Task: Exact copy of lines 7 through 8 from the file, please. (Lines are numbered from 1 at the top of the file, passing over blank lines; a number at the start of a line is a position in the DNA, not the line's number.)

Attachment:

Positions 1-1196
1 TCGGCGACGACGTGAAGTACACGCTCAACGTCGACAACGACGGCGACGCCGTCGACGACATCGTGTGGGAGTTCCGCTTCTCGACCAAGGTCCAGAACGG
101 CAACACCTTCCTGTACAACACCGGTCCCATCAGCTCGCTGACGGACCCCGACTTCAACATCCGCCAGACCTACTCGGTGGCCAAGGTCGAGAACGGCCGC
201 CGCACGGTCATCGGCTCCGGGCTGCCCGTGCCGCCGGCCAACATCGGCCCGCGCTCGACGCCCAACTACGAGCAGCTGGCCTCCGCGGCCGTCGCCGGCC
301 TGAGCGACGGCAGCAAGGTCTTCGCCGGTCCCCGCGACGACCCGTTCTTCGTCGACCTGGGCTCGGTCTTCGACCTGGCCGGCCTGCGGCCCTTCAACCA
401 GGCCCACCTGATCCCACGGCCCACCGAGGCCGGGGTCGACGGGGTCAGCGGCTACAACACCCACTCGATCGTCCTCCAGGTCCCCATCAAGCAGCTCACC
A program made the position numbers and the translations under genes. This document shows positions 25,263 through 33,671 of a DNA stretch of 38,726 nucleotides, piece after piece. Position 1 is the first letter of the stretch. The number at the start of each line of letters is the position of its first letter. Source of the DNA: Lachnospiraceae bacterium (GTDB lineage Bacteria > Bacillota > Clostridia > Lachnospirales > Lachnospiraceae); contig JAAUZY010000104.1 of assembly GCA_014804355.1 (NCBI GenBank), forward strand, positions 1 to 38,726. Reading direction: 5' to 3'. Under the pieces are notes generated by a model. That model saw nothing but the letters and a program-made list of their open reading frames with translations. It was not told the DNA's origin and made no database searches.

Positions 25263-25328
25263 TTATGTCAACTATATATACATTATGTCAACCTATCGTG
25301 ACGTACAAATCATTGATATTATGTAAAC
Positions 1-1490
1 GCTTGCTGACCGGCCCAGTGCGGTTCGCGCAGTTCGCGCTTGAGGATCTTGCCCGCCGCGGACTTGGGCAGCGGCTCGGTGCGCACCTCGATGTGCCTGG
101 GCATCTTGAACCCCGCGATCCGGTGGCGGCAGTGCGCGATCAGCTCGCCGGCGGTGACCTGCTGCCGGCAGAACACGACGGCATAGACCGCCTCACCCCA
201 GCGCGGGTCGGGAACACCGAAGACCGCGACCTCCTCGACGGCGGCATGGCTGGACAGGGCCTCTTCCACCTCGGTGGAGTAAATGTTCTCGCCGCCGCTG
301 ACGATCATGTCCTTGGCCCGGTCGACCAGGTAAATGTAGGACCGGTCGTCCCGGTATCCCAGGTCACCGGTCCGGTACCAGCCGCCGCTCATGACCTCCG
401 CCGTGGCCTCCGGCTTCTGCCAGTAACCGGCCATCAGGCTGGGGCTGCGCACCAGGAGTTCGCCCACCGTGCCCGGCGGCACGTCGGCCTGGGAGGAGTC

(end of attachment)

A program made the position numbers and the translations under genes. This document shows positions 25,263 through 33,671 of a DNA stretch of 38,726 nucleotides, piece after piece. Position 1 is the first letter of the stretch. The number at the start of each line of letters is the position of its first letter. Source of the DNA: Lachnospiraceae bacterium (GTDB lineage Bacteria > Bacillota > Clostridia > Lachnospirales > Lachnospiraceae); contig JAAUZY010000104.1 of assembly GCA_014804355.1 (NCBI GenBank), forward strand, positions 1 to 38,726. Reading direction: 5' to 3'. Under the pieces are notes generated by a model. That model saw nothing but the letters and a program-made list of their open reading frames with translations. It was not told the DNA's origin and made no database searches.

Positions 25263-25328